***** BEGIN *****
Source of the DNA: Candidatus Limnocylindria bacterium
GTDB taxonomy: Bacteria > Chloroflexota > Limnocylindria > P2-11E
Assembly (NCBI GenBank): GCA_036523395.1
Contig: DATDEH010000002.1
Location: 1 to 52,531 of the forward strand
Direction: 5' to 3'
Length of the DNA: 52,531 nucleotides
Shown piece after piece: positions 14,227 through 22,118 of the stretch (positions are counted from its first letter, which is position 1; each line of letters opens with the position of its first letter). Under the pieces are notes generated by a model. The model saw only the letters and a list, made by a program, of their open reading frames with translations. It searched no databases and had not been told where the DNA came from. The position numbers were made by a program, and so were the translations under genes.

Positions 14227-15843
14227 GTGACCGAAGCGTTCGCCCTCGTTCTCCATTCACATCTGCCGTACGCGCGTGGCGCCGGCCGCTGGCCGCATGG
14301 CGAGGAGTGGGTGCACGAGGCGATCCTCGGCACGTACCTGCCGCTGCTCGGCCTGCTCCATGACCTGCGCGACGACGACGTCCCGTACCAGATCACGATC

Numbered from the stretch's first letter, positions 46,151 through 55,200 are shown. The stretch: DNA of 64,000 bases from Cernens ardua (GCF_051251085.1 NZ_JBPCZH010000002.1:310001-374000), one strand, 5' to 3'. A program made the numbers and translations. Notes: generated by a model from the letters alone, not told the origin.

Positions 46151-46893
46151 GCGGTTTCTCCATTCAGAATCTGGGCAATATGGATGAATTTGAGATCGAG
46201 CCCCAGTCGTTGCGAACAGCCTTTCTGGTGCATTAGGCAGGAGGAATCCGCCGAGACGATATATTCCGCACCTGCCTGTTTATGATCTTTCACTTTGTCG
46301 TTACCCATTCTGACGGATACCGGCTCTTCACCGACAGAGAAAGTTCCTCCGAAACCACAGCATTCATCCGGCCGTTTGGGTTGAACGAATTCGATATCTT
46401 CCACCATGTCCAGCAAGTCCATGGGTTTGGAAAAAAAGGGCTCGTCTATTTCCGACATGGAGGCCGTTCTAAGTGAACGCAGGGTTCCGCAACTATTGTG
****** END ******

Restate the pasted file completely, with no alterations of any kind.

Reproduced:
Source of the DNA: Candidatus Limnocylindria bacterium
GTDB taxonomy: Bacteria > Chloroflexota > Limnocylindria > P2-11E
Assembly (NCBI GenBank): GCA_036523395.1
Contig: DATDEH010000002.1
Location: 1 to 52,531 of the forward strand
Direction: 5' to 3'
Length of the DNA: 52,531 nucleotides
Shown piece after piece: positions 14,227 through 22,118 of the stretch (positions are counted from its first letter, which is position 1; each line of letters opens with the position of its first letter). Under the pieces are notes generated by a model. The model saw only the letters and a list, made by a program, of their open reading frames with translations. It searched no databases and had not been told where the DNA came from. The position numbers were made by a program, and so were the translations under genes.

Positions 14227-15843
14227 GTGACCGAAGCGTTCGCCCTCGTTCTCCATTCACATCTGCCGTACGCGCGTGGCGCCGGCCGCTGGCCGCATGG
14301 CGAGGAGTGGGTGCACGAGGCGATCCTCGGCACGTACCTGCCGCTGCTCGGCCTGCTCCATGACCTGCGCGACGACGACGTCCCGTACCAGATCACGATC

Numbered from the stretch's first letter, positions 46,151 through 55,200 are shown. The stretch: DNA of 64,000 bases from Cernens ardua (GCF_051251085.1 NZ_JBPCZH010000002.1:310001-374000), one strand, 5' to 3'. A program made the numbers and translations. Notes: generated by a model from the letters alone, not told the origin.

Positions 46151-46893
46151 GCGGTTTCTCCATTCAGAATCTGGGCAATATGGATGAATTTGAGATCGAG
46201 CCCCAGTCGTTGCGAACAGCCTTTCTGGTGCATTAGGCAGGAGGAATCCGCCGAGACGATATATTCCGCACCTGCCTGTTTATGATCTTTCACTTTGTCG
46301 TTACCCATTCTGACGGATACCGGCTCTTCACCGACAGAGAAAGTTCCTCCGAAACCACAGCATTCATCCGGCCGTTTGGGTTGAACGAATTCGATATCTT
46401 CCACCATGTCCAGCAAGTCCATGGGTTTGGAAAAAAAGGGCTCGTCTATTTCCGACATGGAGGCCGTTCTAAGTGAACGCAGGGTTCCGCAACTATTGTG